Financial practices before the invention of computers were conducted with reliance upon tangible forms of security and personal insights into the character of those who were pledging collateral. By examining the practices by which business was conducted at those times it is possible to understand the traditions upon which today’s business should be conducted. In this section we review passages from contemporaneous textbooks which describe those traditions that are most relevant for the management of today’s financial market evolution.


Tuesday, May 12, 2015

The Origins of Trusts and Fiduciary Duties

Part I in Our Series on Trusts and Fiduciary Duties

A trust is a fiduciary arrangement that allows one party to transfer assets to a third party, or trustee, to hold assets on behalf of a single beneficiary or a number of beneficiaries. Trusts have myriad uses and are employed across a wide variety of property transfers, transactions, testamentary bequests, and business arrangements. They are so useful because they are so very flexible and can be custom tailored to restrict exactly how the assets are to be managed during the life of the trust, as well as how, when, and in what form the assets pass to the beneficiaries. Because trusts have such utility and so widely used, a large body of law has grown up around them. And since a key aspect of trusts is the placement of things of value in the care of a third party, the trustee, a corollary concept, fiduciary duty, has also grown to address the rights and responsibilities of trustees with respect to the property in their care, and with respect to the trust’s beneficiaries. Because of their importance to modern commerce and life events in general, over the course of three short posts, we will examine the history of trusts and the development of fiduciary duties, application of trust and fiduciary principles to investment funds, and we will explore some of the powers and duties of fund trustees. In this first post, we examine the historical development of trusts and the fiduciary concept.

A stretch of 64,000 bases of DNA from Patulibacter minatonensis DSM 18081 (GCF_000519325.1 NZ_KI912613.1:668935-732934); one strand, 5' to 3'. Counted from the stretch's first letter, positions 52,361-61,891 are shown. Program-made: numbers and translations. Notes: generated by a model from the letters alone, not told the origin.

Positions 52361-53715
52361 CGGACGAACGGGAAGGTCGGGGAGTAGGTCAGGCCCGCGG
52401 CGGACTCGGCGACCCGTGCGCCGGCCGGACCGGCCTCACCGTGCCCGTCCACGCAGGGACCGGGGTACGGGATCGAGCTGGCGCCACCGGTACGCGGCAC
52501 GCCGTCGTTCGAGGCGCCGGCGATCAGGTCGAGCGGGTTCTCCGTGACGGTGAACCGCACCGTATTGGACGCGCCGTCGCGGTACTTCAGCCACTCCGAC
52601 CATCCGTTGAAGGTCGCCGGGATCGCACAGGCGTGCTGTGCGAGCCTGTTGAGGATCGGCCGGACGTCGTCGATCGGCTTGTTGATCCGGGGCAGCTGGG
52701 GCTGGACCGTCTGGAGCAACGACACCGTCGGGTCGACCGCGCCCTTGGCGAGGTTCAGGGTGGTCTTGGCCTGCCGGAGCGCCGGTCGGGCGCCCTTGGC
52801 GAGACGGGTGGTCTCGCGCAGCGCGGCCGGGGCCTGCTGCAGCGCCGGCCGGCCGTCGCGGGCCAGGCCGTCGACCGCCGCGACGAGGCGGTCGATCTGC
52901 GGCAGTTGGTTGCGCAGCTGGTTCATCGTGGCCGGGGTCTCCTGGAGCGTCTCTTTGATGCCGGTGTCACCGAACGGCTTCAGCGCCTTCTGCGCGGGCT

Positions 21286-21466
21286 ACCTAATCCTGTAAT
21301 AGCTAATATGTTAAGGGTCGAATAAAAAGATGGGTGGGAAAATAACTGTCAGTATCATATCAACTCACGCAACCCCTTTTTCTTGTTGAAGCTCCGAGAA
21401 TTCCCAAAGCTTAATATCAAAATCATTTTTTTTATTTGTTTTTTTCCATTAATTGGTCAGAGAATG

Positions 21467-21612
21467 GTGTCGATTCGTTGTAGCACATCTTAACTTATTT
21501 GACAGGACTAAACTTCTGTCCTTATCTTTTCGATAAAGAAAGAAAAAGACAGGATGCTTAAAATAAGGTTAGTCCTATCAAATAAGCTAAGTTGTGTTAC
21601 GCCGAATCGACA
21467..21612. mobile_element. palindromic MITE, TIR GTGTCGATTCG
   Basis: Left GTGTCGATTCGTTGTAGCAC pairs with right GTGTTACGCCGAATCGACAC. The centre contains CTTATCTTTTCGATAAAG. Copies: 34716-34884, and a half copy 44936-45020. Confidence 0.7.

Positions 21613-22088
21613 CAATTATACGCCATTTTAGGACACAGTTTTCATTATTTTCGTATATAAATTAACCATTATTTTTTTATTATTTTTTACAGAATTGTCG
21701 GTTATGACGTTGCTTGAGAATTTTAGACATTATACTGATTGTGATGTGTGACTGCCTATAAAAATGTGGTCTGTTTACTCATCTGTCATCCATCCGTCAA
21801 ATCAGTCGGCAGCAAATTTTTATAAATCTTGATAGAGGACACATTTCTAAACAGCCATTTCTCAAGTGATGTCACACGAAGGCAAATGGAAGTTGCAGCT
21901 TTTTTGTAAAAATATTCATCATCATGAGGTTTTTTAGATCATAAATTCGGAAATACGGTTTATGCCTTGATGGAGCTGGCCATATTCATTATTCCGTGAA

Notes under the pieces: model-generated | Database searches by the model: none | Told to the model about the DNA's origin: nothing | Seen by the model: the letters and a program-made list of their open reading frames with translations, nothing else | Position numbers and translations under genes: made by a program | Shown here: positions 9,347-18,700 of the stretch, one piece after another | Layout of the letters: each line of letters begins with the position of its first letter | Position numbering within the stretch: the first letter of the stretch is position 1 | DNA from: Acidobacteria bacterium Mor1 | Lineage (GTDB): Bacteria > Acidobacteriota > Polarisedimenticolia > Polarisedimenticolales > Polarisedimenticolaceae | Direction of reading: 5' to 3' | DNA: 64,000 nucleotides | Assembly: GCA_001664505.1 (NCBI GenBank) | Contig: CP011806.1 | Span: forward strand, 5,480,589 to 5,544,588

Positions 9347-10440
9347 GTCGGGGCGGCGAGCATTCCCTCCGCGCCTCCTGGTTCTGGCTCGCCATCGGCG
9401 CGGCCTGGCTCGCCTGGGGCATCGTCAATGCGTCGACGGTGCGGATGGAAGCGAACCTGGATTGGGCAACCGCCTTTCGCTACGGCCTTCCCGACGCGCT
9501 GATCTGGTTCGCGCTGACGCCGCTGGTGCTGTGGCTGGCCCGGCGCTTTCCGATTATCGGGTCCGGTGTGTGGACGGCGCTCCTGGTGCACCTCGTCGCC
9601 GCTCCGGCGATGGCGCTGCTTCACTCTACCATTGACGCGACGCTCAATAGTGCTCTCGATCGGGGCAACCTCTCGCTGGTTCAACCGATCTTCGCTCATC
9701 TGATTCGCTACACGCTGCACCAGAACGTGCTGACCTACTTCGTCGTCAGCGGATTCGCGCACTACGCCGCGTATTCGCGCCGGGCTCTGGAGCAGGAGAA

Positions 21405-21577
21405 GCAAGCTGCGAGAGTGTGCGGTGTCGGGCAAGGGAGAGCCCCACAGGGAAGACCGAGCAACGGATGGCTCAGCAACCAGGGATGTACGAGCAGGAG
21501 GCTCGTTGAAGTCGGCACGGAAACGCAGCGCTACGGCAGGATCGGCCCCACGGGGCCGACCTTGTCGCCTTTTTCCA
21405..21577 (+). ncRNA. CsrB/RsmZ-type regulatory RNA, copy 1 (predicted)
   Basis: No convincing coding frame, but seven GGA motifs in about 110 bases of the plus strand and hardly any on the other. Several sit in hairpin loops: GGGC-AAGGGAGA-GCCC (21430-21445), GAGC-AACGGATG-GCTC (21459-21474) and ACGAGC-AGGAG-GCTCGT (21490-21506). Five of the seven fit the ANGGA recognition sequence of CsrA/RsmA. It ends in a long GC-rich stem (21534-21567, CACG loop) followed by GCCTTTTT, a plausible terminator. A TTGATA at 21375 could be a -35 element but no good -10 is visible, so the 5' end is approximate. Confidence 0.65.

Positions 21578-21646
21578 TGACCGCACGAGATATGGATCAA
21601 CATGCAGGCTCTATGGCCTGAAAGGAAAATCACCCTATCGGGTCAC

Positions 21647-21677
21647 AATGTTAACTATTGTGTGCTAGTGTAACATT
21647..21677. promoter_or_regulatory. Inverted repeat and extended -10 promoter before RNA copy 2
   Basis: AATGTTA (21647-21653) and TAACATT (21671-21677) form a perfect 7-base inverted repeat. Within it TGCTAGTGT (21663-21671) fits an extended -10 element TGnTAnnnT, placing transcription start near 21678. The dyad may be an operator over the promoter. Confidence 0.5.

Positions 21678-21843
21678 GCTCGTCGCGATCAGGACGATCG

Wednesday, October 16, 2013

Collateral Analysis:

“Among the duties of the president is that of constantly reviewing the credits of the bank.”

Board RoomNineteenth century commercial banks earned their profits to a large extent by financing the inventories of shopkeepers and their supply chains. The expansion of manufacturing during the Industrial Revolution resulted in lower prices, broader distribution channels and an explosion in mercantile trade. As the first department stores were developed in the early 1850s, merchants increasingly asked for greater lines of credit to support their growing businesses.